MabThera receives positive opinion in Europe for treating patients whose chronic lymphocytic leukaemia returns
Patients with relapsed or refractory disease can live ten months longer without their disease progressing
Roche announced today that the European Union’s Committee on Human Medicinal Products (CHMP) has issued a positive recommendation for the use of MabThera (rituximab) in patients with relapsed or refractory chronic lymphocytic leukaemia (CLL). Physicians will soon be able to prescribe MabThera, the first monoclonal antibody therapy approved for previously untreated CLL, in combination with chemotherapy to patients who have been treated for the disease but whose cancer has returned or have not appropriately responded to therapy.
This recommendation is based on the important results from REACH, the largest randomised clinical trial ever reported in previously treated CLL. These results showed that patients with relapsed or refractory CLL who received MabThera in combination with chemotherapy lived an average ten months longer without their disease progressing compared to those receiving chemotherapy alone (30.6 months vs. 20.6 months).1 MabThera is already approved for first-line use in previously untreated CLL in the EU and many other countries and, pending final approval by the EU authorities, physicians will be able to prescribe MabThera to those patients with relapsed or refractory disease.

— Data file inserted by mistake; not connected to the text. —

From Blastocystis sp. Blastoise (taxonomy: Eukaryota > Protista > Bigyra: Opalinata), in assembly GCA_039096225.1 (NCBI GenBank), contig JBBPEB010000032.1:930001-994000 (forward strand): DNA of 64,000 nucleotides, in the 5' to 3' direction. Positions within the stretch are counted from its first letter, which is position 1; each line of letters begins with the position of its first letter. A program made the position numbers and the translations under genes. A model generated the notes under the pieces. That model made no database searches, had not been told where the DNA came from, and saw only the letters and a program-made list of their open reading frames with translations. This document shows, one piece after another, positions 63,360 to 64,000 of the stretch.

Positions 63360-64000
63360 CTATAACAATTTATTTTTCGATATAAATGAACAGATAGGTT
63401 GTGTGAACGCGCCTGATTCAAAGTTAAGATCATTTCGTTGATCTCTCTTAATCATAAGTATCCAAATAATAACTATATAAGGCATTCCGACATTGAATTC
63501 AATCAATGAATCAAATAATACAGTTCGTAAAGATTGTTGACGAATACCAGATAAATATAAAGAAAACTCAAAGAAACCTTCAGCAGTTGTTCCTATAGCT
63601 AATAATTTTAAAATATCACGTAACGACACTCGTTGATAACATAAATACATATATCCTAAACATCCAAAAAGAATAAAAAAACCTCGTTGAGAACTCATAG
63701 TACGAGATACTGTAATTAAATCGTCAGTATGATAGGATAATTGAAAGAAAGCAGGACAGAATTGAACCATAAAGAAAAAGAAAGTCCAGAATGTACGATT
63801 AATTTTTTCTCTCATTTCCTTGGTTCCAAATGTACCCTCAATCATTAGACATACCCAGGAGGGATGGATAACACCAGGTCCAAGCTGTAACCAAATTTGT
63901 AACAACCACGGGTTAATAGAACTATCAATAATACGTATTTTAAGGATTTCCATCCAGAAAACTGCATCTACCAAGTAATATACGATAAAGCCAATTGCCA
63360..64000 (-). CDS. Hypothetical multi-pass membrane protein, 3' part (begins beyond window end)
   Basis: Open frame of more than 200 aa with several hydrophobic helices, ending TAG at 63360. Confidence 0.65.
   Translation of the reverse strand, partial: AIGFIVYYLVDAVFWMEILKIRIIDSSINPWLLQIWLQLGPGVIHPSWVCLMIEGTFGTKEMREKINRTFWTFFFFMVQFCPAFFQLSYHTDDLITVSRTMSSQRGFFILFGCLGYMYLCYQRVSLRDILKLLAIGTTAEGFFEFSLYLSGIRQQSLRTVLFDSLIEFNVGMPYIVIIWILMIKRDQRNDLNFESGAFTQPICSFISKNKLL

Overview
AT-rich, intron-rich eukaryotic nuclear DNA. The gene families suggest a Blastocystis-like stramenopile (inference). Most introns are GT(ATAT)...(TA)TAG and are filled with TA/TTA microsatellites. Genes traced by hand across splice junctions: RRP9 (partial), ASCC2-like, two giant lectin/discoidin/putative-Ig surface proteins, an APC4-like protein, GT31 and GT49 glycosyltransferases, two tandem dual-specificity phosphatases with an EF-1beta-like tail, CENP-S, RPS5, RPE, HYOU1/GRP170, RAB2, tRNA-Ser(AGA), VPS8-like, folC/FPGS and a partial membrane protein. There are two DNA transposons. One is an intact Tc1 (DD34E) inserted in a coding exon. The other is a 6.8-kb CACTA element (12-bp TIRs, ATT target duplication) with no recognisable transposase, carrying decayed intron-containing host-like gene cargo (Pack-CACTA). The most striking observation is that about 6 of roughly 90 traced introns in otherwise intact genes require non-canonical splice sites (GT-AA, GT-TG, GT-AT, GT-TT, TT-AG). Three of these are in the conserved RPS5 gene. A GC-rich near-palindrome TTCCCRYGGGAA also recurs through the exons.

“MabThera has been shown to give patients significantly more time without their disease worsening compared to those receiving chemotherapy alone”, said William M. Burns, CEO Roche Pharma. “The positive opinion will, therefore, be welcomed by doctors and patients alike as it represents hope for the future management of a disease that remains notoriously difficult to treat.”
CLL is the most common type of leukaemia in adults, accounting for approximately 30-40% of all forms of leukaemia in Western countries. Overall incidence of CLL is around three per 100,000 and is 30% more common in men than women2. The incidence of CLL is markedly increased in patients older than 65 with a median age at diagnosis of 72 years3. While CLL is generally considered a disease that is slow to progress, a significant proportion of patients have rapidly progressing forms of the disease.
The REACH study is a randomised international study that included 552 patients with relapsed or refractory CLL. It was conducted at 88 study sites across 17 countries. The study was set up to investigate whether treatment of patients with relapsed or refractory CLL with MabThera in combination with chemotherapy (fludarabine and cyclophosphamide) was more beneficial than treatment with chemotherapy alone. The primary endpoint of the study was progression-free survival.
MabThera is a therapeutic antibody that binds to a particular protein - the CD20 antigen - on the surface of normal and malignant B-cells. It then recruits the body’s natural defences to attack and kill the marked B-cells. Stem cells (B-cell progenitors) in bone marrow lack the CD20 antigen, allowing healthy B-cells to regenerate after treatment and return to normal levels within several months.